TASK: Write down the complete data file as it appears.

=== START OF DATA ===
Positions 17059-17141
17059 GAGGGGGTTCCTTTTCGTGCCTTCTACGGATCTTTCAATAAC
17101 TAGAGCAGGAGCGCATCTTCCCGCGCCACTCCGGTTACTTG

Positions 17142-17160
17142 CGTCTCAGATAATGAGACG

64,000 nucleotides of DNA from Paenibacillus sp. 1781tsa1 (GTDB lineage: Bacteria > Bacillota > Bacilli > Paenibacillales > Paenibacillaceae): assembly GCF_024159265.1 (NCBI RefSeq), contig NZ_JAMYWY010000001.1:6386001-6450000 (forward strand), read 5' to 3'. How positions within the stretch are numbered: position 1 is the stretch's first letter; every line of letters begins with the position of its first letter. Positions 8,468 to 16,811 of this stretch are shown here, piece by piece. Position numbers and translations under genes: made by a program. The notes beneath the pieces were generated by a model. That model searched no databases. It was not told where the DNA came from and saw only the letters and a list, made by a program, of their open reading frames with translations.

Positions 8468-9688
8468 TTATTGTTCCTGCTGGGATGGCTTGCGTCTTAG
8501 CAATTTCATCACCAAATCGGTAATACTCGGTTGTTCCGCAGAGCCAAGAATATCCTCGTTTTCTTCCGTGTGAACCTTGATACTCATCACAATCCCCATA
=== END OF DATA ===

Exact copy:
Positions 17059-17141
17059 GAGGGGGTTCCTTTTCGTGCCTTCTACGGATCTTTCAATAAC
17101 TAGAGCAGGAGCGCATCTTCCCGCGCCACTCCGGTTACTTG

Positions 17142-17160
17142 CGTCTCAGATAATGAGACG

64,000 nucleotides of DNA from Paenibacillus sp. 1781tsa1 (GTDB lineage: Bacteria > Bacillota > Bacilli > Paenibacillales > Paenibacillaceae): assembly GCF_024159265.1 (NCBI RefSeq), contig NZ_JAMYWY010000001.1:6386001-6450000 (forward strand), read 5' to 3'. How positions within the stretch are numbered: position 1 is the stretch's first letter; every line of letters begins with the position of its first letter. Positions 8,468 to 16,811 of this stretch are shown here, piece by piece. Position numbers and translations under genes: made by a program. The notes beneath the pieces were generated by a model. That model searched no databases. It was not told where the DNA came from and saw only the letters and a list, made by a program, of their open reading frames with translations.

Positions 8468-9688
8468 TTATTGTTCCTGCTGGGATGGCTTGCGTCTTAG
8501 CAATTTCATCACCAAATCGGTAATACTCGGTTGTTCCGCAGAGCCAAGAATATCCTCGTTTTCTTCCGTGTGAACCTTGATACTCATCACAATCCCCATA